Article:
New crackdown on illicit drugs targets locals, bypasses North Korean state-run production operations

The North Korean authorities are reportedly carrying out a major crackdown on illicit drug producers and dealers, calling for those involved to “turn themselves in” while deploying police dogs and conducting searches of suspect residences.
“The Ministry of State Security started working with local police in February to track down clandestine operations manufacturing and selling illegal drugs,” a source in South Pyongan Province told Daily NK on March 12. “Hamhung, already widely known to be a drug production hotspot, and Sunchon have been the primary targets of the crackdown.”
Hamhung in South Hamgyong Province and Sunchon in South Pyongan Province are believed to be popular areas for illicit drug production due to the historical prevalence of chemical plants and pharmaceutical factories in the surrounding areas, allowing for ease of access to otherwise difficult-to-source ingredients. The authorities are focusing their efforts on these areas, likely under the belief that widespread drug use represents a threat to the survival of the regime.
“People’s Unit (inminban) leaders have conveyed instructions from State Security and the police to anyone producing, dealing, or holding drugs to turn themselves in,” the source said. “They also told residents at the meeting that the authorities will be deploying police dogs to conduct searches.”
“Talk of the use of dogs has created a tense atmosphere, but the calls for people to turn themselves in has not led to much. They are promising amnesty  (according to the orders) for those possessing small amounts, but anyone holding over 1 kg will be subject to extensive interrogations to ascertain information about the dealers, producers, and ingredient suppliers,” he added.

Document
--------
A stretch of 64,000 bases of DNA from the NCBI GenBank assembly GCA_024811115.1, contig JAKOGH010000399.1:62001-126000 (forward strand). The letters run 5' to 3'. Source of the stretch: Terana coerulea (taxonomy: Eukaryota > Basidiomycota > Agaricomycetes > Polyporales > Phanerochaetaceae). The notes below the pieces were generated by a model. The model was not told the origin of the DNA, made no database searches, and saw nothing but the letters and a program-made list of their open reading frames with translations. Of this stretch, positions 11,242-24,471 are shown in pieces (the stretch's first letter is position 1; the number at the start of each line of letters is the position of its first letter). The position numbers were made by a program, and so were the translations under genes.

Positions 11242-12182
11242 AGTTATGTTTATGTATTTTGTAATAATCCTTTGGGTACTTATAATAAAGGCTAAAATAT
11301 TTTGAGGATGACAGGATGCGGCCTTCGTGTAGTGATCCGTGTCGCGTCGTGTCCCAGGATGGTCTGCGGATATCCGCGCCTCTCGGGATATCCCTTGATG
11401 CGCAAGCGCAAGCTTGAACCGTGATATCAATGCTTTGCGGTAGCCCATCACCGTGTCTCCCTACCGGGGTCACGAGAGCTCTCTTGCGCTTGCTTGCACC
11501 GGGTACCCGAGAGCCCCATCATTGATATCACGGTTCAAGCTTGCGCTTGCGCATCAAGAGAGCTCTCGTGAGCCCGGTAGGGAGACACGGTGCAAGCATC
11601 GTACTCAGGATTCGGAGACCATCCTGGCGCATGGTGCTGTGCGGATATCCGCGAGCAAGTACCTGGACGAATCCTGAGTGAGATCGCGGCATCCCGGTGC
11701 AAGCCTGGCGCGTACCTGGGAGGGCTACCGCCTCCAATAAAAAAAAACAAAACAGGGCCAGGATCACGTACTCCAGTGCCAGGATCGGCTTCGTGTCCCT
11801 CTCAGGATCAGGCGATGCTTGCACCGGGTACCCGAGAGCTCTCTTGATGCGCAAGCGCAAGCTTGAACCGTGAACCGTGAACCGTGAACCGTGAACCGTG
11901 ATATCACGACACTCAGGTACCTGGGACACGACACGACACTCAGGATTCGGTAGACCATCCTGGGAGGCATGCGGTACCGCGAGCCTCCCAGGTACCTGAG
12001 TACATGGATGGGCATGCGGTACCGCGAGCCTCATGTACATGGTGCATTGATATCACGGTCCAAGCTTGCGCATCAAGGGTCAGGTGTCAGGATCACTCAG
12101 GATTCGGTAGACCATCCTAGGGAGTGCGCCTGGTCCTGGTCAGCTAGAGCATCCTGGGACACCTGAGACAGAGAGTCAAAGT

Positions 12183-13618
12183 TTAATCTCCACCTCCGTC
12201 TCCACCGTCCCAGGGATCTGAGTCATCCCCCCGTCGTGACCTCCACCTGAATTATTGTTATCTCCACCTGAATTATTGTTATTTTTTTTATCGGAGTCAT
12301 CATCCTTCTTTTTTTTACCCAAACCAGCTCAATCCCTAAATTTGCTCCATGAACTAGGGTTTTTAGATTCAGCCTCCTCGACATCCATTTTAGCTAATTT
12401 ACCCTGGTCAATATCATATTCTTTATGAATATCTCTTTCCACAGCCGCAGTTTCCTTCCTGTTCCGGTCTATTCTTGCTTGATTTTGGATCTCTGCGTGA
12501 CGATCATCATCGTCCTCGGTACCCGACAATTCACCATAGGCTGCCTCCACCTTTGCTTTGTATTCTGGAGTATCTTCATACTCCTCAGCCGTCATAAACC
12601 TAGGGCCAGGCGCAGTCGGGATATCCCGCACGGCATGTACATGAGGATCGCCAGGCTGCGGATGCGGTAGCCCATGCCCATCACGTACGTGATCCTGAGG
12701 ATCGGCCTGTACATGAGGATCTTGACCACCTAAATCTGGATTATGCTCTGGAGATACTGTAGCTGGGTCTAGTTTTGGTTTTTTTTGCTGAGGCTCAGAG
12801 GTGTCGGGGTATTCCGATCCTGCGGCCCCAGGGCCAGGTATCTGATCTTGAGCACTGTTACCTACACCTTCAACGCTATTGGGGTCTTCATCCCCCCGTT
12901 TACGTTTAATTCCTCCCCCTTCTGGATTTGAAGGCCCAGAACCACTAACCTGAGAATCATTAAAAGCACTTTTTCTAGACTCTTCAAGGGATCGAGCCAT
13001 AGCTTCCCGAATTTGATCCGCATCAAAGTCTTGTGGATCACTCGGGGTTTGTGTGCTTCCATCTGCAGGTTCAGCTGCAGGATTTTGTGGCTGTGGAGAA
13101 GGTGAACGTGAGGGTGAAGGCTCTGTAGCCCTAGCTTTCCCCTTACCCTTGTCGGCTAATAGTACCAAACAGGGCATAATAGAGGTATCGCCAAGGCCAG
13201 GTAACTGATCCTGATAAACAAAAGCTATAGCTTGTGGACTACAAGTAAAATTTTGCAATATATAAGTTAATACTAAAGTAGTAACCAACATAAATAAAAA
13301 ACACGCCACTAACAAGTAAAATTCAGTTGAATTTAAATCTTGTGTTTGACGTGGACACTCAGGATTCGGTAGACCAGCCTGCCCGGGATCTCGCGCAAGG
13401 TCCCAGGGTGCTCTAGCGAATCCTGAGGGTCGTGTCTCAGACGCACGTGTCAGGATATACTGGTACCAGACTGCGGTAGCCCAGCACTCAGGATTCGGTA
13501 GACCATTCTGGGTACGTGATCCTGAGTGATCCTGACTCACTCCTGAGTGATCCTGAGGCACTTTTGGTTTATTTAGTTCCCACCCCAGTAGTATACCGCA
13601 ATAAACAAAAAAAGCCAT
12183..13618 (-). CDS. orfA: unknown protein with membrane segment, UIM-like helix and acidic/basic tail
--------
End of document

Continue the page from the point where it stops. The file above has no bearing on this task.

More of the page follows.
However, with supplies sourced from state-run chemical companies and drug dealers in Pyongyang and the border region found to have government connections in the past, the authorities will be wary of the unintended consequences of investigating high-level cadres in the crackdown. Security agents involved in the crackdown may avoid questioning powerful individuals out of fear of retaliation. 
“A large number of illicit drug producers are donju (members of the newly-affluent middle class) who are in business with State Security to sell drugs and earn foreign currency for the central government,” the source said, adding that these individuals will have been warned ahead of the crackdown.
It thus appears that the crackdown, carried out by a government department heavily involved in the manufacturing of illicit drugs, will only end up targeting individuals involved in dealing and distributing drugs at the lower levels. In other words, the intention is to allow production to continue in order to maintain profits from illicit drug exports, but cut off the manufacturing and use of drugs by local residents, as widespread drug use could lead to further difficulties for the government. 
“Several days ago, the authorities conducted a surprise raid using a search dog on the apartment of a middle-aged couple in Hamhung and found just 0.2 grams of ice (methamphetamine),” a separate source in South Pyongan Province said, pointing to the extreme nature of the sweeps over small amounts of drugs.
“As a result, locals are murmuring about the cruelty of the authorities in these kinds of raids, complaining that ‘cadres should be searched first.'”
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